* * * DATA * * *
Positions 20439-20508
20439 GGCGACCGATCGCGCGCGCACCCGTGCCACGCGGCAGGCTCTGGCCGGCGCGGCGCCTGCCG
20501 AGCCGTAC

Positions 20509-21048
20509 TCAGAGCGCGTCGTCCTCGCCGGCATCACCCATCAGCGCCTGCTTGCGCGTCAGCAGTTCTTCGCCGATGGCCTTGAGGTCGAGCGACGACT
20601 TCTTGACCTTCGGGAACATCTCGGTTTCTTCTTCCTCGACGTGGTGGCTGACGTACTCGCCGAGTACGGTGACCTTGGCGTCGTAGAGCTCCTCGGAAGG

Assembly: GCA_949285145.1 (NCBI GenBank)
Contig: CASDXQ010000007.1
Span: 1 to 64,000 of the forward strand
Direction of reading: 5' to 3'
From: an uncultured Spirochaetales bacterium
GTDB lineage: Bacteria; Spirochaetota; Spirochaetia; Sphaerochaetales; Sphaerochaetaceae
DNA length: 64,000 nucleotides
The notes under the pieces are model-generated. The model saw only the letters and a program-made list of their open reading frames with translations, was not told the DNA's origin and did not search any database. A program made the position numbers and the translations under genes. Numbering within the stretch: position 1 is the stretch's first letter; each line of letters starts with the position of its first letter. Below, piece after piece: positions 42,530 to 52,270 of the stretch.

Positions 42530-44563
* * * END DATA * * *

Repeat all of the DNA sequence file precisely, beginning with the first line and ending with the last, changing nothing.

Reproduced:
Positions 20439-20508
20439 GGCGACCGATCGCGCGCGCACCCGTGCCACGCGGCAGGCTCTGGCCGGCGCGGCGCCTGCCG
20501 AGCCGTAC

Positions 20509-21048
20509 TCAGAGCGCGTCGTCCTCGCCGGCATCACCCATCAGCGCCTGCTTGCGCGTCAGCAGTTCTTCGCCGATGGCCTTGAGGTCGAGCGACGACT
20601 TCTTGACCTTCGGGAACATCTCGGTTTCTTCTTCCTCGACGTGGTGGCTGACGTACTCGCCGAGTACGGTGACCTTGGCGTCGTAGAGCTCCTCGGAAGG

Assembly: GCA_949285145.1 (NCBI GenBank)
Contig: CASDXQ010000007.1
Span: 1 to 64,000 of the forward strand
Direction of reading: 5' to 3'
From: an uncultured Spirochaetales bacterium
GTDB lineage: Bacteria; Spirochaetota; Spirochaetia; Sphaerochaetales; Sphaerochaetaceae
DNA length: 64,000 nucleotides
The notes under the pieces are model-generated. The model saw only the letters and a program-made list of their open reading frames with translations, was not told the DNA's origin and did not search any database. A program made the position numbers and the translations under genes. Numbering within the stretch: position 1 is the stretch's first letter; each line of letters starts with the position of its first letter. Below, piece after piece: positions 42,530 to 52,270 of the stretch.

Positions 42530-44563